Academic and outspoken advocate

The following article was written by Elouise Hahn and was published in the September 2015 edition of the Loreto Networker.

Loreto farewells their “Larrikin Angel” – Sr. Veronica Brady

The Loreto community last week farewelled one of its most respected and well regarded Sisters, Veronica Brady, at the age of 86.

She was a courageous and vocal advocate responding to the issues of the day and campaigning for those affected by the injustices she saw in the world.

“Fearless as a teacher, academic and champion of those forced to the edges of society, Veronica exemplified the spirit of Loreto in her quest for truth and for justice.  Her commitment to education was fired by a generous tenacity to open minds, to both the beauty and pain of the human condition,” said Margaret Mary Flynn ibvm, Province Leader, Loreto Australia & South East Asia.

Veronica Brady was born Patricia Mary Brady on 5 January 1929, “Veronica” was the name she adopted when she entered the Loreto order at the age of 21.

She went on to further her studies at university just after World War II, at a time when people had a strong desire to make the world a better place.

Veronica taught at Loreto Kirribilli (Sydney) before moving to the University of Western Australia (UWA) in 1972. With the late Bruce Bennett she championed the introduction of studies in Australian literature sometimes in the face of stern opposition.  She became an associate professor in 1991.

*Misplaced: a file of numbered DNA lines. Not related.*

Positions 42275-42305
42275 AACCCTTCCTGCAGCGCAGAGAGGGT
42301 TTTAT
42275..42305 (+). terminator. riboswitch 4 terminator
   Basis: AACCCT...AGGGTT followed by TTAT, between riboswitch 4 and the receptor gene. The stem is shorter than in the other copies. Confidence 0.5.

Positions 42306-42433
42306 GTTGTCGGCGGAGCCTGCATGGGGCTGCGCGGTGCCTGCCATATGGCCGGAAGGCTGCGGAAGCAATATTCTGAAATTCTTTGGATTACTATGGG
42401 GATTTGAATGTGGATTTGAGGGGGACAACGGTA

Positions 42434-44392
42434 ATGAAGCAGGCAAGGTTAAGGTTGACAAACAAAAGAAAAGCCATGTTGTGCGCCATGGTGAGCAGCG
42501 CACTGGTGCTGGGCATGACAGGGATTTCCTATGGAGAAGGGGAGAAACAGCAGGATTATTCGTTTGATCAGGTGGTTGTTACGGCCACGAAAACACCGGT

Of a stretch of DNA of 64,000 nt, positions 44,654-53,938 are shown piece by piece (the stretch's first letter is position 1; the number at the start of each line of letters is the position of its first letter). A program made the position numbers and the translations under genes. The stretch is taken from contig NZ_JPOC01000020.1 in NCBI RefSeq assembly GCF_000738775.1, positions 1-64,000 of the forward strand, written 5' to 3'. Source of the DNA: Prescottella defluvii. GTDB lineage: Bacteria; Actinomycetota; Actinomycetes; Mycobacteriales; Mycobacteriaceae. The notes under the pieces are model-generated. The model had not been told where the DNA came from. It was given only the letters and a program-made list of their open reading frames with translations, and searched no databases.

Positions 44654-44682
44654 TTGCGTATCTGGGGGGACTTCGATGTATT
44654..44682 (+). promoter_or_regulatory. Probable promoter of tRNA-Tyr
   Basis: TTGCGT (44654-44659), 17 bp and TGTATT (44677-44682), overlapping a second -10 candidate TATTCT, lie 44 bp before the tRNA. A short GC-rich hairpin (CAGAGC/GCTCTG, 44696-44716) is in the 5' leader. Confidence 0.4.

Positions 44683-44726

A close friend, Gail Jones, who met Veronica when she was 18 years old, spoke of her courage as a moral crusader. “What words are adequate to demonstrate her radical effect in the world; her utterly distinctive presence, her spiritual energy and the intensity she brought over years to her learning and teaching, her capacity for friendship, and love, and abiding affections. She praised the world idiosyncratically. Her theology was eccentric. She was so much larger than her body.”

Another close friend and colleague, Professor Dennis Haskell said, “She was fearless, a “Mother’s Courage” whose causes were her “children”. That courage often put her at odds with governments or the Church, and drew controversy, but also admiration from many people across a wide range of Australian society and overseas. She was a literary commentator whose work was noticed well outside the literary community. She was a “white” person whom the Aboriginal community trusted. A symbolic figure for many women engaged in Australian literary, religious and social studies. The only literary critic whom Patrick White trusted and admired.”

On the topic of Church and women, Veronica said in an interview with good friend and ABC Journalist Phillip Adams, “It is often viewed that the priest is a step-up beyond the rest of us and is revered profoundly. That doesn’t seem to be true to the founder of the whole show, Jesus.”

In the same interview Veronica expressed gratitude for the support of the Loreto Sisters, “I’m fortunate to belong to a community which has been pretty brave in the way they have put up with me!”

Many of her friends and colleagues from UWA described her as a “larrikin angel”. This epithet became the title of a biography written by Kath Jordan. On its back cover Fred Chaney is quoted as saying “In an often smug and complacent society we need Veronica Brady and her ilk to remind us to look beyond ourselves. I think Jesus would be OK with her”.

She’s probably testing him out right now! Veronica’s contribution to Australia will be long remembered.

Words: Loreto Province Communications Manager, Elouise Hahn